02 April, 2009

Something to show for a day's work

Click the image for a bigger view

One of the problems with mathematics is that it's difficult to find something to show for one's work. I'm not saying that nothing gets done during a day, (though that too can be a problem), but that it's rare to be able to hold up anything which another person, even another mathematician from a different field, could distinguish from gibberish (with a large percentage of Greek letters). Today though, I made some stripy tubes --- I thought they looked pretty good. (The stripes are just for decoration.)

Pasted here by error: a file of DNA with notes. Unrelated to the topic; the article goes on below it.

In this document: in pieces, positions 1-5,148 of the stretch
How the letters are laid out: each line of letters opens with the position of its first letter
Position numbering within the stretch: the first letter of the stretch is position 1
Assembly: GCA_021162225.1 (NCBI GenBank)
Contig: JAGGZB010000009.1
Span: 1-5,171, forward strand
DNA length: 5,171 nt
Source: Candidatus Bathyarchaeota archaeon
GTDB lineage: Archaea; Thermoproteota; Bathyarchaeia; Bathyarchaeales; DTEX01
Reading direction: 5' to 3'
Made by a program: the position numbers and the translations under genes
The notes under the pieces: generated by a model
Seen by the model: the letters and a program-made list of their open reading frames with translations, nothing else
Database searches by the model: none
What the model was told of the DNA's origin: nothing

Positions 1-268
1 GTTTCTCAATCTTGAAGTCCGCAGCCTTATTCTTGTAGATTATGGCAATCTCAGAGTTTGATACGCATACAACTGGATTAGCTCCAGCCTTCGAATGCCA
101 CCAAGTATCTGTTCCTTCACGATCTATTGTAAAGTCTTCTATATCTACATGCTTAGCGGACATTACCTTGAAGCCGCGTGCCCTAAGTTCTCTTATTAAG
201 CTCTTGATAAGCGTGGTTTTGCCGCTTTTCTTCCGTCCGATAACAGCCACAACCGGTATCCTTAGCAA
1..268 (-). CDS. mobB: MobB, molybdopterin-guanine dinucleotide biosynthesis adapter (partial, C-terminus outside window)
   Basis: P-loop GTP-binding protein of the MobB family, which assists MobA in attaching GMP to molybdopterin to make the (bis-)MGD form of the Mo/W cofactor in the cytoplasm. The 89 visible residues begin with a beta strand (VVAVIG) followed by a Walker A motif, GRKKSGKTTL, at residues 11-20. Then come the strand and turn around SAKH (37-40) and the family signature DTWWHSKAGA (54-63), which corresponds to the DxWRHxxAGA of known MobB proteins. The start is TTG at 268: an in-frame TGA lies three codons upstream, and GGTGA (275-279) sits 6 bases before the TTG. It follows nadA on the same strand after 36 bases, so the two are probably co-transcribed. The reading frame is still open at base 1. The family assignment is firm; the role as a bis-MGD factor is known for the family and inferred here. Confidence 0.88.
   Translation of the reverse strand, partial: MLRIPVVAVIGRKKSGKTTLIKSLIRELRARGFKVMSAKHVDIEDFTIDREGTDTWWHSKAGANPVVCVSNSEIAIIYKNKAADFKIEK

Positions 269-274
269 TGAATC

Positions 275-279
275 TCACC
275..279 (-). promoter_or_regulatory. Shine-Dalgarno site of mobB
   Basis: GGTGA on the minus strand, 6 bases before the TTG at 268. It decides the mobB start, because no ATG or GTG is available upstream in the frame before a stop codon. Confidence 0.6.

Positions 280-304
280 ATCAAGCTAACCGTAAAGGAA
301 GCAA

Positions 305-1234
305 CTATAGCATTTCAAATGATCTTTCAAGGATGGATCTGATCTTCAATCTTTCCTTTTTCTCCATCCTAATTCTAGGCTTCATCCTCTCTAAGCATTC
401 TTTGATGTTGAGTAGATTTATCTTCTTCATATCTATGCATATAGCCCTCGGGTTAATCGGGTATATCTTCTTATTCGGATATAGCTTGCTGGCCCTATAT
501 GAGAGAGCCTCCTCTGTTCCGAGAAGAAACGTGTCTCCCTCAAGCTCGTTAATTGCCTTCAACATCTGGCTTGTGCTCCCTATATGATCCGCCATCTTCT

For those who care, and I'm sure you all do, the picture shows two orbits from the Henon-Heiles Hamiltonian system, projected from 4-D to 3-D. The fatter tube making a loop is a periodic orbit, the thinner tube winding around it is a quasi-periodic orbit which is following the surface of an invariant torus. If it kept going it would eventually make a solid looking shape like a slightly bent doughnut. Both orbits give important information ( just don't ask me what) about what is happening in the model. Depending on the sort of computer algorithm that is used to study the model, these two orbits will either look (quasi-) periodic like they do here, or vanish off into the distance.